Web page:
Attendance & determining in-class participants

The information below is intended to help faculty manage attendance and participation modes in Fall 2020 classes. 


Best practices for taking attendance


Tracking in-class attendance

In-person attendance will be fluid and difficult to track for classes taught through HyFlex or multimodal instructional delivery. However, for in-class participants, faculty may use any means to track attendance for academic purposes.

If a student in your class tests positive for COVID-19, an awareness of which students are present and in which seat they are sitting will be very important for contact tracing. Therefore, we suggest that instructors use their cell phones to photograph or video record classroom participants at the beginning of each class period. This will provide a record of in-class attendance and student seating positioning for each day.

Instructors choosing this option will be required to inform students during the first day of class and in their syllabus that in-class participants will be photographed or videoed each period only for use for contact tracing purposes in the case one of their classmates test positive for COVID-19.

Tracking online attendance

Zoom keeps an attendance record for meetings. To access the record of who attended a Zoom session, please make sure the meeting has ended and follow the instructions below:

  1. Sign into the University's Zoom portal 
  2. On the left side of the screen, under ‘Personal’, click on Reports.
  3. Click on Usage.
  4. Find the meeting that you wish to take attendance for and click on the number that is listed in the ‘Participants’ column.
  5. You may view the attendance information online, or export the data to an Excel spreadsheet.

Assigning remote versus in-person participants

The primary goal of AH (Alternative HyFlex) and AP (Alternative In-Person) courses are to assist in reducing the number of students on campus at any one time and reduce occupancy in a single classroom, while still providing in-person educational experiences for students. We understand that there are numerous variables to consider, but offer faculty the following requirements and models for deciding who is or is not in class on any given day.

Overarching requirements

In implementing your plan for dividing the class into remote versus in-person students for any one day the following requirements must prevail:

  • For AH and AP in-person classes, capacity should not exceed that necessary to ensure six-foot social distancing.
  • At this time, in-person AH and AP class attendance, including the instructor(s), cannot exceed 25 persons (per Washoe County restrictions), even if social distancing would allow for it.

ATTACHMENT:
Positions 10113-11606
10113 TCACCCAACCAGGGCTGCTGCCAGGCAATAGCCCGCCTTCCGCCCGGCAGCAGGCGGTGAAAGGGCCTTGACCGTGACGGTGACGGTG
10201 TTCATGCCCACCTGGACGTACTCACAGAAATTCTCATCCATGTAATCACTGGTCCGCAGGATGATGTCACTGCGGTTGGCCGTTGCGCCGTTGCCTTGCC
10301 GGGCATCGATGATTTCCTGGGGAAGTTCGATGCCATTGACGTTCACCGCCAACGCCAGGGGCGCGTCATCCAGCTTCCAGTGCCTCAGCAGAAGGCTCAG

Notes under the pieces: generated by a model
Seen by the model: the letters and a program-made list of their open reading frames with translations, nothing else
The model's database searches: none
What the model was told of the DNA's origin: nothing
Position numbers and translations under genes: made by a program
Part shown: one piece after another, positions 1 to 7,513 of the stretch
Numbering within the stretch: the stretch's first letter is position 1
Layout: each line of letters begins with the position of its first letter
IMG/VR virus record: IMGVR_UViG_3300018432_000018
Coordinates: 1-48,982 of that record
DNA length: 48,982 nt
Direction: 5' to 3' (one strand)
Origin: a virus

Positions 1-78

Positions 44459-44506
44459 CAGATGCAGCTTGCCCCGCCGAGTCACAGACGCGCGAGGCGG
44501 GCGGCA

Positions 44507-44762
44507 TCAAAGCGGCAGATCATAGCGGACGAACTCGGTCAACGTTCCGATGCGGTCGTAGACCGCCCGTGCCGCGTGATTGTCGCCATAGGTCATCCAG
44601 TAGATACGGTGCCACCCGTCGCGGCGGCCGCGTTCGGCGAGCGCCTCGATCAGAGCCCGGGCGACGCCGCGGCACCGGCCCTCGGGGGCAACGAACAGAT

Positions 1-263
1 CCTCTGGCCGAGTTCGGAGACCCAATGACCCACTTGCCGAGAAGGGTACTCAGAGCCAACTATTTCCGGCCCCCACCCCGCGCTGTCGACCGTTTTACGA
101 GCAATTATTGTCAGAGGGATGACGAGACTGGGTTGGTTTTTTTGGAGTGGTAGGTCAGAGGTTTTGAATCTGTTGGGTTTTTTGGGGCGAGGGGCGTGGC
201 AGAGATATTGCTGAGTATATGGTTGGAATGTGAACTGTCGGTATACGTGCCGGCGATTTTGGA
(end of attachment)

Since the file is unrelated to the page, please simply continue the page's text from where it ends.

• Students with approved all-remote or all in-person participation must be considered before dividing students. These approvals may come from the DRC or the student's academic advisor.
  • Students that indicate they are experiencing COVID-like symptoms; have been in close contact with someone that has tested positive for COVID; have a positive COVID test or are awaiting a COVID test result; have been advised by a healthcare provider to quarantine; or are subject to any local, state, or federal quarantine order cannot come to class and must be allowed to participate remotely in AH or AP classes. A close contact is any individual that has been within six feet of an infected person for at least 15 minutes.

After meeting the above guidelines, the following conditions may be considered by you.

  • Accommodating a student that requests a certain remote or in-person schedule for your class to assist them in managing their own schedule
  • Allowing a student to participate fully remote
  • Allowing a student to participate fully in-person, but this cannot bump a student from access to their agreed upon in-person days

Models for assigning participants

Two possible models for assigning students between remote and in-person participation are presented below for your consideration.

Alphabetical model

This is likely the simplest way to assign your students to remote or in-person participation and is our preferred method. If the majority of faculty follow this model, we can maximize our reduction of students on campus.

Divide students down the middle based upon last name. Group A includes the first half of the alphabet and Group B includes the last half of the alphabet.

  • MWF classes
    • Group A attends class on Monday and Friday in odd weeks (1, 3, 5, etc.) and Wednesday in even weeks (2, 4, 6, etc.)
    • Group B attends class on Wednesday in odd weeks (1, 3, 5, etc.) and Monday and Friday in even weeks (2, 4, 6, etc.) 
  • M/W or T/R or
    • Group A attends class on M or T, respectively
    • Group B attends class on W or R, respectively
  • Single Day a Week Class
    • Group A attends class in odd weeks
    • Group B attends class in even weeks

Pedagogical model

Not as simple as alphabetically dividing students, but this model may better align with your course pedagogical needs. The number of options under this model are infinite but may be based upon class assignments, presentations, participation models, etc.

In implementating such a schedule, the primary question you must ask yourself is: "Am I achieving the intent of maximizing in-person participation to the extent possible while still adhering to occupancy and social distancing guidelines for Alternative HyFlex and Alternative In-Person modalities?"